Marceau was found beaten to death Nov. 23, 2015, in the Washington Street apartment that had been occupied by McQuade and Fritze. Another man, Damik Davis, 26, of Queens, New York, who was arrested shortly after Marceau’s body was found, also pleaded not guilty to murder in three separate forms — intentional or knowing or depraved indifference — as well as felony murder, murder, and robbery, all related to Marceau’s death.

Two men to be sentenced Monday in beating death of Augusta man

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Damik ‘Doughboy’ Davis and Michael ‘Dirty’ Sean McQuade both blamed a third man, Aubrey Armstrong, for the killing of Joseph Marceau.

AUGUSTA — Two more men are to be sentenced Monday in the Nov. 23, 2015, drug-related bludgeoning death of Joseph Marceau, 31, of Augusta.

The hearing is set for 1 p.m. at the Capital Judicial Center.

Damik “Doughboy” Davis, 28, of Queens, New York, and Michael “Dirty” Sean McQuade, 47, of Augusta, pleaded guilty 11 months ago to felony murder and robbery in the Augusta killing and signed agreements with the state that spelled out their sentencing parameters.

The agreements said they would cooperate with prosecution of others in the case.

A third man, Aubrey Armstrong, 29, of Far Rockaway, Queens, New York, was sentenced on July 13 to 30 years in prison for felony murder and a concurrent 29 years for the robbery.

Under Maine law, a person is guilty of felony murder if he or she commits or attempts to commit a felony – murder, robbery, burglary, kidnapping, arson, gross sexual assault, or escape – and this causes the death of another person.

Justice Daniel Billings said there wasn’t enough evidence to convict Armstrong personally of carrying out the murder.

It is not clear who administered the fatal blows to 31-year-old Marceau in the trash-strewn, fourth-floor apartment on Washington Street from which McQuade and his girlfriend Zina Fritze had been evicted. Fritze committed suicide in jail a day after pleading not guilty to the murder charge.

Davis and McQuade blamed Armstrong for the fatal beating. Armstrong did not testify at his trial.

Billings unsealed the two cooperation agreements Friday. The agreements, signed Aug. 22, 2017, say that the murder charges against Davis and McQuade will be dismissed when they are sentenced on the felony murder and robbery charges.

Davis agreed to a sentence of 30 years – 10 years suspended. He was not called to testify at Armstrong’s trial.

McQuade, who testified at Armstrong’s trial and said he saw Armstrong beat Marceau to death, agreed to a sentence of 25 years, with 10-15 years suspended.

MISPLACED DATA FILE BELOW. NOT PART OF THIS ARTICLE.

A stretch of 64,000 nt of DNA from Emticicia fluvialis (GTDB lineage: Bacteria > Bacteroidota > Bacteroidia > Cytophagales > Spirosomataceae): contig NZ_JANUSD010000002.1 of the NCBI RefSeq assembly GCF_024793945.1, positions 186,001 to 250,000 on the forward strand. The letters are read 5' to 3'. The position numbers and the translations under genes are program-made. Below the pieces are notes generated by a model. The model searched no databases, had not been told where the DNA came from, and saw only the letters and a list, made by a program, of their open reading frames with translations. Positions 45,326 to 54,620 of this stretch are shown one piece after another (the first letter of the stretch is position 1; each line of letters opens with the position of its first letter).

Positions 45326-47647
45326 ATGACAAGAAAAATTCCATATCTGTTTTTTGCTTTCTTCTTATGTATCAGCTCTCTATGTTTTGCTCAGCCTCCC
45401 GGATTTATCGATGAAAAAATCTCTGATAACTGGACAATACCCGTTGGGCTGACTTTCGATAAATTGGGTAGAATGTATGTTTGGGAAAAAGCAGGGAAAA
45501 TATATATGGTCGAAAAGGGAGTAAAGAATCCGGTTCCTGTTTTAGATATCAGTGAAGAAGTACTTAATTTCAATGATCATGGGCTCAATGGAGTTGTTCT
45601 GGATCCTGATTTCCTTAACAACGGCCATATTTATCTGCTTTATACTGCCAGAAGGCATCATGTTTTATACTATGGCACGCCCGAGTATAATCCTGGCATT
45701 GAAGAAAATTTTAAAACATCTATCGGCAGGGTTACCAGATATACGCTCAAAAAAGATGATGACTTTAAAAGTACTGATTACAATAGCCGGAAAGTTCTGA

McQuade also is to be sentenced on a series of burglary, theft and burglary of a motor vehicle charges to which he previously pleaded no contest.

McQuade testified that Armstrong wanted to rob Marceau of 5 grams of heroin and that McQuade and Fritze accompanied Davis, Armstrong and Marceau to the apartment.

He said he saw Marceau standing with his back to the entry door and Armstrong and Davis facing him.

“Immediately a milk bottle came smashing down across Joe’s head,” McQuade testified. “It was like a nanosecond, then Doughboy came smashing down with a chair across his head.”

McQuade said during the first 10 seconds Marceau hollered for them to “just take it,” meaning the drugs, but the beating didn’t stop.

 

Two more men sentenced in 2015 murder case

AUGUSTA, Maine (WABI) – Two more men were sentenced Monday for their involvement in the 2015 murder of Joseph Marceau

.Michael “Dirty” Sean McQuade received 12 years in jail for his guilty plea of felony murder and robbery.

Damik “Doughboy” Davis got 20 years behind bars on the same charges.

The sentences were reduced due to cooperation in the investigation from both individuals.

Maine Assistant Attorney General John Alsop says there were no surprises, as they reached deals beforehand.

“Both cases – these outcomes were something that we agreed upon some time ago,” says Alsop. “Both of these gentlemen agreed to cooperate and testify against Mr. Armstrong.”

The defense teams were also satisfied with the deals reached.

“I think that Michael McQuade realized that this is a terrible tragedy and has taken responsibility for that, so I think it’s been good that there’s been closure for both him and the family,” says Andrew Wright, McQuade’s defense attorney.

“Mr. Davis received a 20 year sentence,” says Stephen Smith, Davis’ defense attorney. “We’re pleased with the outcome. It was a negotiated outcome.”

Aubrey Armstrong was given 30 years in jail earlier this month for his role in the murder.

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Write to Dirty via:

Maine State Prison – Michael McQuade – MDOC #82448

807 Cushing Road – Warren, Maine 04864=4600